Founded in 1965, the University Press of Colorado is a nonprofit cooperative publishing enterprise supported, in part, by Adams State University, Colorado State University, Fort Lewis College, Metropolitan State University of Denver, University of Colorado, University of Northern Colorado, University of Wyoming, Utah State University, and Western Colorado University.
In 2012, University Press of Colorado merged with Utah State University Press, which was established in 1972. USU Press titles are managed as an active imprint of University Press of Colorado, and they maintain offices in both Louisville, Colorado, and Logan, Utah.
The University Press of Colorado, including the Utah State University Press imprint, publishes forty to forty-five new titles each year, with the goal of facilitating communication among scholars and providing the peoples of the state and region with a fair assessment of their histories, cultures, and resources.
Maya Religion in the Cave Context
A Folsom Winter Camp in the Rockies
The Mountaineer Site presents over a decade’s worth of archaeological research conducted at Mountaineer, a Paleoindian campsite in Colorado’s Upper Gunnison Basin.
The Akimel O’odham and Cycles of Agricultural Transformation in the Phoenix Basin
Where the Red-Winged Blackbirds Sing examines the ways in which the Akimel O’odham (“River People”) and their ancestors, the Huhugam, adapted to economic, political, and environmental constraints imposed by federal Indian policy, the Indian Bureau, and an encroaching settler population in Arizona’s Gila River Valley.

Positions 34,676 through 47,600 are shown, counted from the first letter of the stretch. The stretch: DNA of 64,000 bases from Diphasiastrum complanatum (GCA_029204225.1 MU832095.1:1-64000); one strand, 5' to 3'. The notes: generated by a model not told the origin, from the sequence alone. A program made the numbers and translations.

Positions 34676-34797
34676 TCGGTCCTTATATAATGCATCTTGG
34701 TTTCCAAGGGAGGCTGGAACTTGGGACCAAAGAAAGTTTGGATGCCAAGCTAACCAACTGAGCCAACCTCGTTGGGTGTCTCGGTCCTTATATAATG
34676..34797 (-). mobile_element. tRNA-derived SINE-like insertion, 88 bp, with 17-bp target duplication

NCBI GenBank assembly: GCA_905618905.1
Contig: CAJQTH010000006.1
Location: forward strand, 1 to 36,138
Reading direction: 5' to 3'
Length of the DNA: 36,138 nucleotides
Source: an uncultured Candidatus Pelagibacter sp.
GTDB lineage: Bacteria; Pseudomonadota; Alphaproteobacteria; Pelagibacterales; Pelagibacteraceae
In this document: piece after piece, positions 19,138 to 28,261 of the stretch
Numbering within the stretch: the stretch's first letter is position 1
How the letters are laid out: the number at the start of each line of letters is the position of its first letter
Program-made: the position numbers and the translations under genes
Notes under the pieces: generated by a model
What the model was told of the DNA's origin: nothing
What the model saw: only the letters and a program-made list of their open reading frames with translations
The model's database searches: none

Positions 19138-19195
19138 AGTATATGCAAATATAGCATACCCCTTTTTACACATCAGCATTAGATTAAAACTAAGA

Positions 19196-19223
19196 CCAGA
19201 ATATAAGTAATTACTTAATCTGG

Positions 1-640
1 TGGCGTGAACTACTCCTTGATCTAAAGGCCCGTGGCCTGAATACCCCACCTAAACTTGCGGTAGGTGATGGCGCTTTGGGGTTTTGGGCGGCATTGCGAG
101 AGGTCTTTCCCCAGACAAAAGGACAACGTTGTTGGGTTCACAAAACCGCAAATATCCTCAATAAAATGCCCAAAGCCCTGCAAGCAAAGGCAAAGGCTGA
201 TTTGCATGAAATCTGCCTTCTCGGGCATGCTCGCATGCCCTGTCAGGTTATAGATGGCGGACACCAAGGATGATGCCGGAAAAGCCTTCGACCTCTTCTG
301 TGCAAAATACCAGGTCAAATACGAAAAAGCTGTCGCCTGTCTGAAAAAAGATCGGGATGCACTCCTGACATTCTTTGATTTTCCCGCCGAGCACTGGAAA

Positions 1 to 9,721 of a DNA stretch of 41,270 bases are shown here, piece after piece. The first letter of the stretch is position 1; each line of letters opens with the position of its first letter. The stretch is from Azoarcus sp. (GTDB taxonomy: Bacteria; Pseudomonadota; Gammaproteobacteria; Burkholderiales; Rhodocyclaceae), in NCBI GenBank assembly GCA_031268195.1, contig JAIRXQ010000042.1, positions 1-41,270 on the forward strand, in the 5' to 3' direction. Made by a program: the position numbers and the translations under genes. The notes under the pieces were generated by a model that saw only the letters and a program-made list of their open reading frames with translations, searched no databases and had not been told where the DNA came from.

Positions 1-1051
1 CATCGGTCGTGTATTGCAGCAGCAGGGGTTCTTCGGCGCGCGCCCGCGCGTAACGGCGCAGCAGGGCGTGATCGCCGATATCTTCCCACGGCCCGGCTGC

The Animas River and the Gold King Mine Spill
Gold Metal Waters presents a uniquely inter- and transdisciplinary examination into the August 2015 Gold King Mine spill in Silverton, Colorado, when more than three million gallons of subterranean mine water, carrying 880,000 pounds of heavy metals, spilled into a tributary of the Animas River.
Ancestors, Scholarship, and Advocacy
The Greater Chaco Landscape examines both the imminent threat posed by energy extraction and new ways of understanding Chaco Canyon and Chaco-era great houses and associated communities from southeast Utah to west-central New Mexico in the context of landscape archaeology.
A poetry collection that challenges preconceived, androcentric ideas about biography, autobiography, and history fueled by the western myth of progress presented in Frederick Jackson Turner’s “frontier thesis.”
Indigenous Interaction, Resilience, and Change
Southeastern Mesoamerica highlights the diversity and dynamism of the Indigenous groups that inhabited and continue to inhabit the borders of Southeastern Mesoamerica, an area that includes parts of present-day Honduras, Guatemala, and El Salvador.
A History of Local Archaeological Knowledge and Labor
Why Those Who Shovel Are Silent is based on six years of in-depth ethnographic work with current and former site workers at two major Middle Eastern archaeological sites—Petra, Jordan, and Çatalhöyük, Turkey—combined with thorough archival research.
History, Technical Analysis, and Conservation
The Egyptian Mummies and Coffins of the Denver Museum of Nature & Science provides replicable findings and consistent terminology for institutions performing holistic studies on extant museum collections of a range of material types and will add substantially to what we know about the effective conservation of Egyptian mummies and coffins.
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